None of Fawcett’s previous expeditions compared with what he was about to do, and he could barely conceal his impatience, as he fell into line with the other passengers boarding the S.S. Vauban. The ship, advertised as “the finest in the world,” was part of the Lamport & Holt elite “V” class. The Germans had sunk several of the company’s ocean liners during the First World War, but this one had survived, with its black, salt-streaked hull and elegant white decks and striped funnel billowing smoke into the sky. Model T Fords shepherded passengers to the dock, where longshoremen helped cart luggage into the ship’s hold. Many of the male passengers wore silk ties and bowler hats; women had on fur coats and feathered caps, as if they were attending a society event, which, in some ways, they were-the passenger lists of luxury ocean liners were chronicled in gossip columns and scoured by young girls searching for eligible bachelors.

Fawcett pushed forward with his gear. His trunks were loaded with guns, canned food, powdered milk, flares, and handcrafted machetes. He also carried a kit of surveying instruments: a sextant and a chronometer for determining latitude and longitude, an aneroid for measuring atmospheric pressure, and a glycerin compass that could fit in his pocket. Fawcett had chosen each item based on years of experience; even the clothes he had packed were made of lightweight, tear-proof gabardine. He had seen men die from the most innocuous seeming oversight-a torn net, a boot that was too tight.

Fawcett was setting out into the Amazon, a wilderness nearly the size of the continental United States, to make what he called “the great discovery of the century”-a lost civilization. By then, most of the world had been explored, its veil of enchantment lifted, but the Amazon remained as mysterious as the dark side of the moon. As Sir John Scott Keltie, the former secretary of the Royal Geographical Society and one of the world’s most acclaimed geographers at the time, noted, “What is there no one knows.”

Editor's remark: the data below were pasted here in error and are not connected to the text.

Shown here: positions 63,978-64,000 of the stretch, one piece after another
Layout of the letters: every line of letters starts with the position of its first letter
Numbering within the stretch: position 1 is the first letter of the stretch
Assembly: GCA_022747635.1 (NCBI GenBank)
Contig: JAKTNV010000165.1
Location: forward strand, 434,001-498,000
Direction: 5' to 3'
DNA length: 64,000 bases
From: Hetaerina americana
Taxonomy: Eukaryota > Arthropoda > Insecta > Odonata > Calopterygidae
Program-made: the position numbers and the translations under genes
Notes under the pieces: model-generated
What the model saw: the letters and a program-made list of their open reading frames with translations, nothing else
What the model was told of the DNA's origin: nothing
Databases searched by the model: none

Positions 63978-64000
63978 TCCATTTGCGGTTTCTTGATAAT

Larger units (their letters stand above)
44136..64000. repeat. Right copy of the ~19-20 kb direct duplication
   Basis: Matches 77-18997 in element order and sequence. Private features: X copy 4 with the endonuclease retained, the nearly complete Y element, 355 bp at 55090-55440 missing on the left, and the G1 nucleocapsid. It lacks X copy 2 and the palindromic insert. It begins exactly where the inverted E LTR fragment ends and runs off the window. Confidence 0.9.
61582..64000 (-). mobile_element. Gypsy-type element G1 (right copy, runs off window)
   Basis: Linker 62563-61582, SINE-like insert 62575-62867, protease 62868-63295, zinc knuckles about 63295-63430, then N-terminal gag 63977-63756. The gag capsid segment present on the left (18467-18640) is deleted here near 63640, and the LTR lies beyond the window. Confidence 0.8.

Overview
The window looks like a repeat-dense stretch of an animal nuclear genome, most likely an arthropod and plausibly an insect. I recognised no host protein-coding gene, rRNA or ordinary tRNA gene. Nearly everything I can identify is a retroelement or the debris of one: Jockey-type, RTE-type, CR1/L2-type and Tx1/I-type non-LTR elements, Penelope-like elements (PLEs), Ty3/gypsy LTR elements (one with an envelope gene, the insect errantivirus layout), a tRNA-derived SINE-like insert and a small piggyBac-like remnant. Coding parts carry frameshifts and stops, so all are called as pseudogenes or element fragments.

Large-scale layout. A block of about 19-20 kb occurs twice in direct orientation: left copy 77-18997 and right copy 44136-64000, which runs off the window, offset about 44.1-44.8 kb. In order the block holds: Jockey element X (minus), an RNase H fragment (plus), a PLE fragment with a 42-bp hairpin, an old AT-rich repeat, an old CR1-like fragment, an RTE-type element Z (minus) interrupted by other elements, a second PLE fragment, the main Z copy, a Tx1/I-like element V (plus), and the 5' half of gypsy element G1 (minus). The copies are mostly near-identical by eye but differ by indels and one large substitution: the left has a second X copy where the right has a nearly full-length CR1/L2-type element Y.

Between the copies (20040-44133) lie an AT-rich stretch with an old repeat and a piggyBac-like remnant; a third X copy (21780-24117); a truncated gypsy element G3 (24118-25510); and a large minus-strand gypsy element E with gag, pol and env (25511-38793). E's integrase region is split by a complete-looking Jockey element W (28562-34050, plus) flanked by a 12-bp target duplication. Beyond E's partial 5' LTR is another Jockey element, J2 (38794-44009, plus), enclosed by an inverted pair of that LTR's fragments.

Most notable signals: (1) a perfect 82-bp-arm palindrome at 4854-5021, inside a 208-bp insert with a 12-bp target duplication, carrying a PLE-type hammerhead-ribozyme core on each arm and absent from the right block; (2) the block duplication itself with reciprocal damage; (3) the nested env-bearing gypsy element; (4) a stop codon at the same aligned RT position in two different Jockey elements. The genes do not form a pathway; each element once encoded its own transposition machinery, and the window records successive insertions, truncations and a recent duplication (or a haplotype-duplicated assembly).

Ever since Francisco de Orellana and his army of Spanish conquistadores descended the Amazon River, in 1542, perhaps no place on the planet had so ignited the imagination-or lured men to their death. Gaspar de Carvajal, a Dominican friar who accompanied Orellana, described woman warriors in the jungle who resembled the mythical Greek Amazons. Half a century later, Sir Walter Raleigh spoke of Indians with “their eyes in their shoulders, and their mouths in the middle of their breasts”-a legend that Shakespeare wove into Othello:
Of the Cannibals that each other eat,
The Anthropophagi and men whose heads
Do grow beneath their shoulders.

What was true about the region-serpents as long as trees, rodents the size of pigs-was sufficiently beyond belief that no embellishment seemed too fanciful. And the most entrancing vision of all was of El Dorado. Raleigh claimed that the kingdom, which the conquistadores had heard about from Indians, was so plentiful in gold that its inhabitants ground the metal into powder and blew it “thorow hollow canes upon their naked bodies untill they be al shining from the foote to the head.”¹

Fawcett’s fate may never be discovered, but in recent years, evidence has shown that his theory about a sophisticated jungle city was not invented. As Grann points out in his book “The Lost City of Z,” many archeologists now believe the Amazon was home to sophisticated settlements in the centuries before the arrival of Europeans. Excavations have revealed the ruins of garden cities with earthen defensive walls, complex road networks and space for thousands of inhabitants. Some of these sites are deep in the modern day state of Mato Grosso—the very region where Percy Fawcett hoped to find his mythical city of Z.

 

Fawcett’s Last Letter (primary source):

 

Colonel Fawcett’s final written words, dated 29th May 1925, were to his wife Nina Fawcett:

 

 

    “My dear Nina,

    The attempt to write is fraught with much difficulty, thanks to the legions of flies that pester one from dawn till dusk – and sometimes all through the night! The worst are the tiny ones that are smaller than a pinhead, almost invisible, but sting like a mosquito. Clouds of them are always present. Millions of bees add to the plague, and other bugs galore, stinging horrors that get all over ones hands. Even the head nets won’t keep them out, and as for mosquito nets, the pests fly through them! It is quite maddening.

    We hope to get through this region in a few days, and are camped here for a while to arrange for the return of the peons, who are anxious to get back, having had enough of it – and I don’t blame them. We go on with eight animals – three saddle mules, four cargo mules, and a madrinha, a leading animal which keeps the others together. Jack is well and fit and getting stronger every day, even though he suffers a bit from insects.

    I myself am bitten or stung by ticks, and these piums, as they call the tiny ones, all over the body. It is Raleigh I am anxious about. He still has one leg in a bandage but won’t go back. So far we have plenty of food and no need to walk, but I am not sure how long this will last. There may be little for the animals to eat as we head further in. I cannot hope to stand up on this journey better than Jack or Raleigh – my extra years tell, though I do my best to make up for it with enthusiasm – but I had to do this.

 

    I calculate that I shall contact the Indians in about a week, perhaps ten days, when we should be able to reach the much talked-about waterfall.